Government unlikely to offer GST concessions to auto companies

Government unlikely to offer GST concessions to auto companies

NEW DELHI: The government is unlikely to offer GST concessions to the auto sector as it believes that the current slowdown is the result of higher growth in the last few years, although pressure started building up in the second half of the last fiscal.

Officials said while auto sales were down over 17% in the first quarter of the current financial year, it was the high base that may have been responsible for it, as there was an over 18% jump during April-June 2018. “The industry had maintained good profitability for the last three-four years and like in any business there are periods of highs and low. It does not mean that we keep changing tax rates according to the industry cycle,” an officer told TOI.

Officials said several other countries are seeing muted demand and there have been instances in 2009 and 2014 when there was pressure on sales for a few quarters.

Last week, a committee of officers has rejected a demand for a GST rate cut from 28% to 18%, arguing that it was not justified and it would be tough to revert to the original rate once the levy is lowered. A reduction in rates for automobiles will have to be accompanied by a similar lowering for the components sector, which will together cost the exchequer Rs 55,000-60,000 crore annually.

Besides, a reduction in one sector can trigger similar demands from others, who have been lobbying for a cut for years.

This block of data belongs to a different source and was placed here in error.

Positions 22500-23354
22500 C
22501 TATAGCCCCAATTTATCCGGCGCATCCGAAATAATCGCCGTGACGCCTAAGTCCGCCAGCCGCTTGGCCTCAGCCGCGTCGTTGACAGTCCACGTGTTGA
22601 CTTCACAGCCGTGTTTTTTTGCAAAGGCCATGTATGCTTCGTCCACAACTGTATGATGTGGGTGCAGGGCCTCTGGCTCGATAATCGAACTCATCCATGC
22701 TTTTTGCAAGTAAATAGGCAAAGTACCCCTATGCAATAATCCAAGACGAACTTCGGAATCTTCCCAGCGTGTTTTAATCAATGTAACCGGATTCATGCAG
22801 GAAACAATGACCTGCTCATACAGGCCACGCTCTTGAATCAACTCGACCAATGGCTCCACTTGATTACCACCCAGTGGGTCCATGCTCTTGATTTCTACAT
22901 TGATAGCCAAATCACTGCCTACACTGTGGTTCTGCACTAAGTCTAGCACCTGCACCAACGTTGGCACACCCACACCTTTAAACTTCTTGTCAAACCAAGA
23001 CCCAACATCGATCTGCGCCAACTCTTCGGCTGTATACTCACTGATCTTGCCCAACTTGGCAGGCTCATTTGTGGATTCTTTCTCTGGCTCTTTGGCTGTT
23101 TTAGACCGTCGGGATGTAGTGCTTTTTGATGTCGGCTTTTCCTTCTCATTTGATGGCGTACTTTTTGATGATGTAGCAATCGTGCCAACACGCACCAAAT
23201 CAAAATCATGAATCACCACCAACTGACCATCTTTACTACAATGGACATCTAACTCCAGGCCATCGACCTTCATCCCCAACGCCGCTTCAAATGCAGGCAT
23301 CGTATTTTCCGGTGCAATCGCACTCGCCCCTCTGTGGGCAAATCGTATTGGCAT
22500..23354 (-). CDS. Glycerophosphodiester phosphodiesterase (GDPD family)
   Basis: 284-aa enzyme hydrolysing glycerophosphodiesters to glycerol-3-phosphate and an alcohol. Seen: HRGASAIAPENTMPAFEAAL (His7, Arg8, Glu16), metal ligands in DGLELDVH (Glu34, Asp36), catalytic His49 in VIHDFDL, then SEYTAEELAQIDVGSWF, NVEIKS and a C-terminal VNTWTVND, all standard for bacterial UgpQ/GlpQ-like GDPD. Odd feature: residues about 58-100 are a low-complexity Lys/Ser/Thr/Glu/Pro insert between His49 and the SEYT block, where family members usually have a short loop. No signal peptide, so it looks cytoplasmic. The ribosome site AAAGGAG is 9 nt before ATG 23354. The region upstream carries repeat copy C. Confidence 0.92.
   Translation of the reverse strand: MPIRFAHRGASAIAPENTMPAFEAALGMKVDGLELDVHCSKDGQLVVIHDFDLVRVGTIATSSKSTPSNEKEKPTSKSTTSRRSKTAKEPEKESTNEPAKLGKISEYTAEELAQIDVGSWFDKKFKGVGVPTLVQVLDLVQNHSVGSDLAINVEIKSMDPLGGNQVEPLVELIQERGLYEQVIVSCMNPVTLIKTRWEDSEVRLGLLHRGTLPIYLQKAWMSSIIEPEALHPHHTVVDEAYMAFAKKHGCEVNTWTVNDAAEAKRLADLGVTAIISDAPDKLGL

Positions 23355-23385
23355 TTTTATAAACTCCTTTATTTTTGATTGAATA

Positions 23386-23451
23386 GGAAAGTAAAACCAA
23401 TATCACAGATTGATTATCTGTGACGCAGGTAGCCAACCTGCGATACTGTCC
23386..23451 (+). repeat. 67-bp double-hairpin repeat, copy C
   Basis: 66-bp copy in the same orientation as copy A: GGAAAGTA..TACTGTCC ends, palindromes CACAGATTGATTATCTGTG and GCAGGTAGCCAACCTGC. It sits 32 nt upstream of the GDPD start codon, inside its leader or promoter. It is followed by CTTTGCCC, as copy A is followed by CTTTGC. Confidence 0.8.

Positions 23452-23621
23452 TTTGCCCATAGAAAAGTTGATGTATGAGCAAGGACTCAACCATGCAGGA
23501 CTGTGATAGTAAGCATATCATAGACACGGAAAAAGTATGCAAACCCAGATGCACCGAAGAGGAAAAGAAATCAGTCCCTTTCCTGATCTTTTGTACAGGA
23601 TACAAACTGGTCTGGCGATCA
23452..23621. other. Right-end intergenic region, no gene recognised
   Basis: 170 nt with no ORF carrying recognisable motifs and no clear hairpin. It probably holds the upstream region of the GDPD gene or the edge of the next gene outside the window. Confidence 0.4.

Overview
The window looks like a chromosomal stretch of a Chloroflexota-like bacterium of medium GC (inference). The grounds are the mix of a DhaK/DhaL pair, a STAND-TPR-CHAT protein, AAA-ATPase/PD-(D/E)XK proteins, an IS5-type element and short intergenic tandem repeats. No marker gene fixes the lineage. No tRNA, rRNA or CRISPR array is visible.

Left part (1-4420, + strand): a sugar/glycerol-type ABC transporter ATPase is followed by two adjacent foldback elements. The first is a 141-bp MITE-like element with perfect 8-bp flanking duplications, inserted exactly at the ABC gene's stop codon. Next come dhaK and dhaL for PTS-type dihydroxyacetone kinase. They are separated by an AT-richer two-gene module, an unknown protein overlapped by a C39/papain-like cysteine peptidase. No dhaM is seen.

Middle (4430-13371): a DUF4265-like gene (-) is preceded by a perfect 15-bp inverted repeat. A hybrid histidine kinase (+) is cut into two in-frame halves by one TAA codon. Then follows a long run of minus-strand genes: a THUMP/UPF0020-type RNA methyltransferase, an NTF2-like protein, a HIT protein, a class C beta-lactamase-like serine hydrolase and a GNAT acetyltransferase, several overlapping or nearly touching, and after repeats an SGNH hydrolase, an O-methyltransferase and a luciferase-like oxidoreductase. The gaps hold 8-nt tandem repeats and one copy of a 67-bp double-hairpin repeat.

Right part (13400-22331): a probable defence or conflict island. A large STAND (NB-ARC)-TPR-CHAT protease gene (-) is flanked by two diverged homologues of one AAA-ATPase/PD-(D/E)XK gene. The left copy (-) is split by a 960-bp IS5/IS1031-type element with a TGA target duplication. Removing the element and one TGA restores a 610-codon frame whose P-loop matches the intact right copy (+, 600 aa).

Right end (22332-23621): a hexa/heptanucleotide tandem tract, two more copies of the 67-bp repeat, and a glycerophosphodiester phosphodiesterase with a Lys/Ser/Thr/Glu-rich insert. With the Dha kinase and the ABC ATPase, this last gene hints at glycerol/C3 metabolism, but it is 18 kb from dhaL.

In any case, as reported by TOI on Thursday, the government has little fiscal space to reduce rates, which may result in a higher cess on cars or broad-basing it to include more products.

A higher cess may actually impact two-wheelers and smaller cars more as they account for over 90% of the sales in the country. It is the larger cars that face 43% burden, which includes a 15% cess over the 28% GST. The section of the auto industry has argued that the current tax rate is “excessive” and needs to be pared, although industry leaders such as Maruti Suzuki and Bajaj Auto have been more cautious with the demand.

Apart from weak consumer sentiment, the industry has blamed multiple factors for the slowdown, including weak loan flow following the NBFC crisis, given that nearly 80% of the vehicles in India are financed. In addition, the weak demand in rural markets, higher cost due to rollout of BSVI and increase in initial insurance outgo due to mandatory purchase of third-party covers have been blamed for a sharp fall in demand. But several auto makers, led by the likes of Toyota, have put the blame on GST.

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